The energy stored in blubber includes both proteins (mostly collagen) and fats (mostly lipids). The ability of blubber to use these stored nutrients means marine mammals are not forced to search for food for long periods of time. Nursing mothers, for instance, build up thick stores of blubber before giving birth. In addition to feeding offspring, mothers cannot regularly search for food themselves, instead, they rely on the energy stored in their blubber. This means some species can travel huge distances on their migration without eating and some won’t eat at all during the breeding season. It is also thought that whales and dolphin’s physical ability to store energy for a long time has also enabled them to become so socially and emotionally advanced, having time to socialise, learn, and explore rather than constantly looking for food like small mammals who burn through energy quickly.
And another thing!
Another really interesting thing about blubber is that not only does it store energy, it also can store chemicals that have built up in the cetacean’s body over time, through what they eat and also the environment around them. Taking a sample of blubber from cetacean stranding events can give an indication of the health of that animal and even suggest how it came to be stranded by looking at the chemicals (some natural, some not) in their blubber.
The sea around the Hebrides never reaches above 20 degrees and so it’s suggested that swimmers should wear wetsuits to help them handle the cold. In a way, wearing a wet suit gives you some idea of what it’s like to have a layer of blubber, it’s certainly not as complex as blubber, but it takes the brunt of the freezing temperatures and leaves you feeling (slightly) protected.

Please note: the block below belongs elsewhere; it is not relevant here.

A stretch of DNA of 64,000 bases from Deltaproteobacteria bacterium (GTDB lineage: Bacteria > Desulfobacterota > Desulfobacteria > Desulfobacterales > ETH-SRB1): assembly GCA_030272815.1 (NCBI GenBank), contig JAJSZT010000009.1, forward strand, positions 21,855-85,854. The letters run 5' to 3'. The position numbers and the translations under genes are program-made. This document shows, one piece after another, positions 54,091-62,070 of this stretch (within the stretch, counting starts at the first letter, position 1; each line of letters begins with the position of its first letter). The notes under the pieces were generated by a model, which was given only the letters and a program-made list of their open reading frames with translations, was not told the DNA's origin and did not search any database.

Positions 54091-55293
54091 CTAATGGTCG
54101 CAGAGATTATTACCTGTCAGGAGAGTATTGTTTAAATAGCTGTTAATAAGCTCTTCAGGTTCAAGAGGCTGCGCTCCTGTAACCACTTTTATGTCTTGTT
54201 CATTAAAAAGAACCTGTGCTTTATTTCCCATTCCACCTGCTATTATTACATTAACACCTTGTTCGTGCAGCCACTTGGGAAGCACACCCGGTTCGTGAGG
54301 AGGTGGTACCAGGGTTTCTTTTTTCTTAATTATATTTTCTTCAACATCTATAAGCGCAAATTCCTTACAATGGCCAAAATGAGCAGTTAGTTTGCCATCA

Here’s me channelling my inner white-beaked dolphin in the sea on the Isle of Skye last week, before I heard about the wetsuit rule. This was genuinely unpleasant and my dip lasted about five minutes, illustrating how we land mammals just aren’t built for a life in the northern seas.
In my second month as the Hebrides Wildlife Officer, I have been on three ferry crossings with CalMac Ferries. My other two trips were to the Isle of Harris and North Uist, and to the Small Isles, where there were some atmospheric grey skies and choppy water, and not a high chance of seeing any marine mammals. I did see some cracking seabirds though, more incredible species with fascinating adaptions for an ocean life which will definitely need a whole blog of their own. Next month I will be able to tell you about my crossings to Tiree, Coll, Barra, and the Isle of Bute.
A grey and atmospheric Isle of Rum, taken from the MV Lochnevis.
Part of me wishes I had a layer of blubber, then I could float in the sea for hours looking at plants and creatures without getting cold, and think how much more I could do if I didn’t have to stop and eat every few hours. Who would have thought a fleeting encounter with two chilled out white-beaked dolphins would give me a newfound interest in blubber! And a new appreciation for our chunky cold water species. That’s the best thing about seeing these animals in the flesh and experiencing a moment with wildlife. The way they live and survive makes you think about your own life and the niche you are adapted for. It encourages you to take an active interest in their lives, discovering cool facts about them and yet more reasons why we should take pride in them and protect them. Ultimately when you see them you feel a connection to them. There’s a brief moment where they jump, breach, log, swim, or simply float from their world into yours, and it’s exhilarating.
I am so excited that from next week I will be able to actively engage with passengers (with masks and from a distance) and help them to have moments like this that leave you feeling a connection to nature, asking questions, and seeking to learn more about the incredible ocean wildlife that we have here in the UK.